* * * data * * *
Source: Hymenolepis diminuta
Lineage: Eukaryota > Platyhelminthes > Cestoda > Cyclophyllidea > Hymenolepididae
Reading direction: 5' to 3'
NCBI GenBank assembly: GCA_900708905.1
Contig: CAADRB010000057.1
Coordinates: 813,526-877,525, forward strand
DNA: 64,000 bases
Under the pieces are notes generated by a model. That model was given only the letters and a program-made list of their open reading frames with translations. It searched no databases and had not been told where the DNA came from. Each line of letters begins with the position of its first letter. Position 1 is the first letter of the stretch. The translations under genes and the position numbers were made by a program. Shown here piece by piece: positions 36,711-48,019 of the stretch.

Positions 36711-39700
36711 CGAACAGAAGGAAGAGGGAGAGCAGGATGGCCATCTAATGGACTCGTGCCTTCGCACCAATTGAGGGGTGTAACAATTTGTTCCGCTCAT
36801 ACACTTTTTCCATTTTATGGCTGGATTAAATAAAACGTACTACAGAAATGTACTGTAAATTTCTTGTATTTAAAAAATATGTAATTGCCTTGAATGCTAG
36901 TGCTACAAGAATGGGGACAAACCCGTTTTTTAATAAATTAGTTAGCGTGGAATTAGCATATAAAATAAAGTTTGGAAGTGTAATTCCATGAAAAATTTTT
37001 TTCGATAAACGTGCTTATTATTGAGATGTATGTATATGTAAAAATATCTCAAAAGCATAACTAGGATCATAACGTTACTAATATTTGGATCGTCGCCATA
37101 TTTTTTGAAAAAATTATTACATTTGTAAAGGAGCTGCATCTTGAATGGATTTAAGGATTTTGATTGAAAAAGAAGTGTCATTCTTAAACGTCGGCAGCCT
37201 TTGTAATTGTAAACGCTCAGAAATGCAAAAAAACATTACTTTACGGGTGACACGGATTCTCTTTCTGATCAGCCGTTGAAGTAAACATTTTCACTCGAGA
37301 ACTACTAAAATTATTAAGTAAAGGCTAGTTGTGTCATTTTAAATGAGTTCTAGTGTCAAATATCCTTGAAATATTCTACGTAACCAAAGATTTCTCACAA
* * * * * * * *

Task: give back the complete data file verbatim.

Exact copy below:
Source: Hymenolepis diminuta
Lineage: Eukaryota > Platyhelminthes > Cestoda > Cyclophyllidea > Hymenolepididae
Reading direction: 5' to 3'
NCBI GenBank assembly: GCA_900708905.1
Contig: CAADRB010000057.1
Coordinates: 813,526-877,525, forward strand
DNA: 64,000 bases
Under the pieces are notes generated by a model. That model was given only the letters and a program-made list of their open reading frames with translations. It searched no databases and had not been told where the DNA came from. Each line of letters begins with the position of its first letter. Position 1 is the first letter of the stretch. The translations under genes and the position numbers were made by a program. Shown here piece by piece: positions 36,711-48,019 of the stretch.

Positions 36711-39700
36711 CGAACAGAAGGAAGAGGGAGAGCAGGATGGCCATCTAATGGACTCGTGCCTTCGCACCAATTGAGGGGTGTAACAATTTGTTCCGCTCAT
36801 ACACTTTTTCCATTTTATGGCTGGATTAAATAAAACGTACTACAGAAATGTACTGTAAATTTCTTGTATTTAAAAAATATGTAATTGCCTTGAATGCTAG
36901 TGCTACAAGAATGGGGACAAACCCGTTTTTTAATAAATTAGTTAGCGTGGAATTAGCATATAAAATAAAGTTTGGAAGTGTAATTCCATGAAAAATTTTT
37001 TTCGATAAACGTGCTTATTATTGAGATGTATGTATATGTAAAAATATCTCAAAAGCATAACTAGGATCATAACGTTACTAATATTTGGATCGTCGCCATA
37101 TTTTTTGAAAAAATTATTACATTTGTAAAGGAGCTGCATCTTGAATGGATTTAAGGATTTTGATTGAAAAAGAAGTGTCATTCTTAAACGTCGGCAGCCT
37201 TTGTAATTGTAAACGCTCAGAAATGCAAAAAAACATTACTTTACGGGTGACACGGATTCTCTTTCTGATCAGCCGTTGAAGTAAACATTTTCACTCGAGA
37301 ACTACTAAAATTATTAAGTAAAGGCTAGTTGTGTCATTTTAAATGAGTTCTAGTGTCAAATATCCTTGAAATATTCTACGTAACCAAAGATTTCTCACAA